Match#61: Kochi Tuskers Kerala v/s Rajasthan Royals
Holkar Cricket Stadium, Indore
Form: KTK- Loss, Loss, Win, Win, Win, Loss, Win, Loss, Loss, Loss, Win, Loss,
RR- Win, Win, Loss, Loss, Loss, Draw, Loss, Win, Win, Win, Loss, Loss,
The Royals must consider themselves lucky at this point- because if not for that washed out game against RCB ages ago, they could found themselves in an unenviable position of being below one of the debutant teams. That both of them have an equal number of wins- should make this dead game intrinsically important- just for the sake of some die-hard fans who refuse to accept defeat even if their face was shot off by an S. Sreesanth break kick.
No amount of hype can possibly do any justice to this game- unless both of them decide to do themselves a favour and give IPL-2011 atleast one close game to remember. A Super Over, maybe? Doubt it- the absence of Pakistani players in this edition has effectively ruled out the possibility of any snatching-defeat-from-the-jaws-of-victory games and match-changing moments. Just saying.
Don’t read between the lines. No assumptions. No comments. *requests Z-level security*
Concentrate on the game on hand:
Kochi Tuskers Kerala:
With Jayawardene fast taking over the mantle that Tendulkar has successfully carried for many years (hero in a losing cause), Kochi now find themselves mathematically out of contention for a place in the playoffs. Well and good, we say- for if a team cannot defend a score of 178 against a notoriously weak batting line-up but can chase down 188 against the best bowling line-up in this year’s IPL on another day- the only deserved tag that Kochi deserves is that of ‘The Pakistan of IPL 2011’. And even that is a bit of an exaggeration.
After bowling figures that defied the very qualities that cricket, as a game, represents (team work, discipline, determination, skill) only RP Singh pulled off a scintillating performance (that may have reminded us why he is the top wickettaker in IPL history) that only failed to nullify the consistently dreadful efforts of local lads Sreesanth, Parameswaran and Gomez. Mahela must surely have been disappointed after such a bright start to the game- especially with McCullum proving to be a great support act to his own unique symphony-Orchestral performance. Things looked hunky dory until Ravindra Jadeja decided to put an end to his suicidal performance with an unconvincing shuffle against an even-more-unconvincing Chawla. To have lost from going a position where they were going at 10 an over for 13 overs, Kochi have nobody but themselves to blame- with the only consolation being their apparent lack of experience as an IPL team (apart from the presence of Sreesanth continuously distracting cheerleaders whose clueless faces, in turn, distract certain ‘foreigners’ in the side)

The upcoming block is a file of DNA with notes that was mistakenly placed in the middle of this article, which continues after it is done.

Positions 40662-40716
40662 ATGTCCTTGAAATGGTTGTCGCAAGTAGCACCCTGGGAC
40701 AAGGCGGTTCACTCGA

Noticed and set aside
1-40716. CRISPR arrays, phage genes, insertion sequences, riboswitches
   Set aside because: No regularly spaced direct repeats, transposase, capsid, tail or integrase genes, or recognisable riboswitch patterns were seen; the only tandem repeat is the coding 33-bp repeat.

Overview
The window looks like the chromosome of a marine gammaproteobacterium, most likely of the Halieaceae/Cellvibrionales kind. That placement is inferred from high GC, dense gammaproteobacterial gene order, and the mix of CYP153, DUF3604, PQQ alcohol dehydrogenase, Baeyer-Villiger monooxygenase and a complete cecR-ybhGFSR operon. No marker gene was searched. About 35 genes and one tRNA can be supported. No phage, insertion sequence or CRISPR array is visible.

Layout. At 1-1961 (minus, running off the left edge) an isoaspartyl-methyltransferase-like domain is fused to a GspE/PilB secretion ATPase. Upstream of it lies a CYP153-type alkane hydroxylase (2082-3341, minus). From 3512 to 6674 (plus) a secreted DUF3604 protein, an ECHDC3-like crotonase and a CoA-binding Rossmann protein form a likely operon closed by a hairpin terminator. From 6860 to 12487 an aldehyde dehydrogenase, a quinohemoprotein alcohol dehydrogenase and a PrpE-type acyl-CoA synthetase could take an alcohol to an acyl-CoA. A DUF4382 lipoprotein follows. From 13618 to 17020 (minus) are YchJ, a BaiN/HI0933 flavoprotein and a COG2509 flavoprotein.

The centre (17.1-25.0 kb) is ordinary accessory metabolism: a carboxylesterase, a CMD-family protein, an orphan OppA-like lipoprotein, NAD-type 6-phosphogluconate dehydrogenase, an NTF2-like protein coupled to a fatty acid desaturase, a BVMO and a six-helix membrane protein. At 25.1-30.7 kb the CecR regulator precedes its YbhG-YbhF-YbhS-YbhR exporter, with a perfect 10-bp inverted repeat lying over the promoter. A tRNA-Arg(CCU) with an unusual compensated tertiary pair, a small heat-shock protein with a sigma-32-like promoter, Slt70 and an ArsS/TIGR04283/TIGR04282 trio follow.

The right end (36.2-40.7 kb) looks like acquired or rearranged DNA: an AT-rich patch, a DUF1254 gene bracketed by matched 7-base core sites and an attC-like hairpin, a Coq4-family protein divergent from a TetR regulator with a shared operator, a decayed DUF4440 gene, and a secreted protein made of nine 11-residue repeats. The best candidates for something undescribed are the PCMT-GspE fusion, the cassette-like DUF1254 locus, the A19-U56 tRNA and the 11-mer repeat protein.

Facing an equally dismal Rajasthan outfit that seems to have taken the same route as them to the nearest exit, K-040000 will now look to put the past behind them and start afresh- with a convincing 4-wicket loss that might forever demolish the tainted memories of themselves, at one point, threatening to self-destruct for a total of less than 10. Yes. 040000 was the dreaded order.
Player to watch out for: Owais Shah
Finally landing a much-coveted place in this Orange-squashed team, Shah will take consolation out of the fact that he is only the second ‘English’ player to be playing in this league without actually being English. Morgan and him have often been seen planning ‘down with the Raaj’ movements secretly, and are considering a move back to their native countries after the revolution. Unfortunately, Shah may not get into a second-string Ranji team in India, and Morgan has lost his place to an Englishman by the name of Collingwood who has duly taken over reigns of Ireland’s limited over team.